It seemed inevitable that Seth MacFarlane was going to star in a movie. After his success with Ted (which he wrote and directed and which made over half a billion worldwide), after hosting both Saturday Night Live and the Oscars, it seemed he wanted to be in front of the camera, no longer just writing and providing voice work for such television shows as Family Guy and American Dad. That shot was A Million Ways to Die in the West, which he also wrote, produced and directed, and it did not have the sort of success that would suggest he’ll get to star in another. The film barely made $40 million domestically, and was roundly panned. The film has its moments, and will probably get a better reputation when it’s viewed with the lowered expectations that come with home viewing, though it’s the definition of indulgent. Co-starring with Charlize Theron and Liam Neeson, this comic western is a mostly one-note premise stretched to feature length. My A Million Ways To Die In The West Blu-ray review follows after the jump.
MacFarlane stars as Albert, a sheep farmer who doesn’t want to get in a gunfight at the beginning of the movie, as he thinks it’s stupid and endemic of the backwards thinking of the old west. This then leads to his girlfriend Louise (Amanda Seyfried) to dump him. He is heartbroken and so he gets drunk with his best friend Edward (Giovanni Ribisi) and Edward’s girlfriend Ruth (Sarah Silverman) – who makes her living as a prostitute – but Louise quickly moves on to Foy (Neil Patrick Harris). Meanwhile, the fastest gun in the west Clinch Leatherwood (Neeson) robs a prospector and needs to time for his gang to cool off, which leads him to send his wife Anna (Theron) off to hide in the town where Albert lives.
Albert spends much of his time pointing out what’s terrible about the old west, but when he saves Anna during a bar fight, the two become fast friends and she figures out the best way for him to get Louise back is to make her jealous. But then the two start to develop feelings for each other because of course they do. This leads to Albert challenging Foy to a duel, which means that Albert is going to have to learn how to shoot a gun. But even if he can best Foy, there’s the looming threat of Clinch.
Running 116 minutes in the theatrical cut, and 135 minutes in the unrated cut, West is very much a MacFarlane product, and showcases his tone and sensibility perfectly for better or worse. MacFarlane is very much a batting average comedian, which means he throws a lot of jokes at the screen, and many miss, but considering how roundly the film was panned, I was surprised that I laughed as much as I did. The problem is that MacFarlane throws five jokes at an idea and four of them usually aren’t that funny. Here he plays a gentile version of a Woody Allen character, someone who can’t help but feel anachronistic in his environment, and the concept is strong enough for a sketch (the west would be a terrible place to live), but at feature length the film spends a lot of time repeating that joke or that Sarah Silverman plays a hooker who does the filthiest things but is otherwise a nice person, so it’s funny that her boyfriend doesn’t seem to care that she sleeps with other guys even though they haven’t had sex yet.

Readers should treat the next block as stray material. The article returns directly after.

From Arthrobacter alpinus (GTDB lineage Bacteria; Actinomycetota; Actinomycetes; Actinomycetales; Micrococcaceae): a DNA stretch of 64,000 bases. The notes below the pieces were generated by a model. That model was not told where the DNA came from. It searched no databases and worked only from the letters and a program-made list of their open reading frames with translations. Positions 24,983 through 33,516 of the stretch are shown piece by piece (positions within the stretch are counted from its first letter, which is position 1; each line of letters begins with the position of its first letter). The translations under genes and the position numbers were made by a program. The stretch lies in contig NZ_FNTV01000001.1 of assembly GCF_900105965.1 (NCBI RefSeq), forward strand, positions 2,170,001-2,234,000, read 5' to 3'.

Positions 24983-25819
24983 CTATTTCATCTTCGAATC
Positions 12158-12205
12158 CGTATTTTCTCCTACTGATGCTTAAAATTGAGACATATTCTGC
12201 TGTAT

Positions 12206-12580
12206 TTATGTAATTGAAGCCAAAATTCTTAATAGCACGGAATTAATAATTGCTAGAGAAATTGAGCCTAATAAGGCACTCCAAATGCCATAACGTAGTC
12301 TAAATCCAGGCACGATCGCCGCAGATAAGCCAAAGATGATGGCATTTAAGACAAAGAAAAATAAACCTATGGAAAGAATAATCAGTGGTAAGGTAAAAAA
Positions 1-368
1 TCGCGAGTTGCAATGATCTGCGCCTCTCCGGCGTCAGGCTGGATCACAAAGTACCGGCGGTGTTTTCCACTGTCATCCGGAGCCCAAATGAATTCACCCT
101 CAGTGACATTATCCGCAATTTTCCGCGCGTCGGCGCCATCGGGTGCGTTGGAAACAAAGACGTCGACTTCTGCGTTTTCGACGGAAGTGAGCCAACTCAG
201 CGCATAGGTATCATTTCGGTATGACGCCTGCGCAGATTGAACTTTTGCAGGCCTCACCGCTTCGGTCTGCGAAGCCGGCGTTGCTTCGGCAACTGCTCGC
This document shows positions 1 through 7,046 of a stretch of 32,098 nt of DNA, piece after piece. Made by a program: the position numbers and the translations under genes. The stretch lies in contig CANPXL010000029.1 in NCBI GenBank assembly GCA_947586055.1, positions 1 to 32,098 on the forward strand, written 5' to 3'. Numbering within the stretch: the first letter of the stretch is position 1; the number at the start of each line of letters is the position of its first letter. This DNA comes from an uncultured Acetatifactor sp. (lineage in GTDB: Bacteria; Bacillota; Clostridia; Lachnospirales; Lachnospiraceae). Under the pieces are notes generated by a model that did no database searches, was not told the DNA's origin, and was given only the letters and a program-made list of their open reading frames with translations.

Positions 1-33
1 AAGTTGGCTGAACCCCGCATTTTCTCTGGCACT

Charlize Theron comes off best in the film, perhaps because she has an animated spirit, and it’s nice to see her get to have fun in a movie. Unfortunately her character thinks every word that comes out of MacFarlane’s mouth is hilarious. The two do have an easy chemistry, which makes the film easier to sit through. Otherwise, Neeson doesn’t get to do much but play the big bad, while Ribisi and Silverman strike the right tone for their joke. Ultimately, the film will likely find an audience when it ends up repeating on basic cable, and it will likely find an audience with those who still love Family Guy. MacFarlane was primed to the point that he had to have a public failure, and this film was likely doomed to be a misstep. That said, MacFarlane doesn’t seem like he can make the transition to leading man, though he might make a good supporting player. And there’s nothing wrong with that.
Universal presents the film on Blu-ray in widescreen (2.35:1) and in DTS-HD 5.1 Master Audio. The presentation is good, though the limits of digital photography are sometimes apparent. The disc offers both the theatrical and extended cut (which doesn’t feature a major deleted subplot, it mostly offers more jokes, and material on how young people got married in the west), along with a DVD and digital copy. The film also comes with a commentary by MacFarlane, Theron, and executive producers/co-writers Wellesley Wild and Alec Sulkin that consists mostly of them goofing on each other. Extras also include an alternate opening (3 min.) and ending (1 min.), which gives Foy and Louise a different fate, while there’s also seven alternate/extended/deleted scenes (11 min.) and a gag reel (6 min.). There are also three featurettes on the making of the movie: “Once Upon a Time, in a Different Place” (10 min.), “A Fistful of Dirt… In Your Mouth” (11 min.), and “The Good, The Bad and the Increasingly Decrasing Population” (7 min.). The first is the standard making of, while the second talks up the film’s location work, while the last one highlights all of the film’s cameos. There are all pretty slight.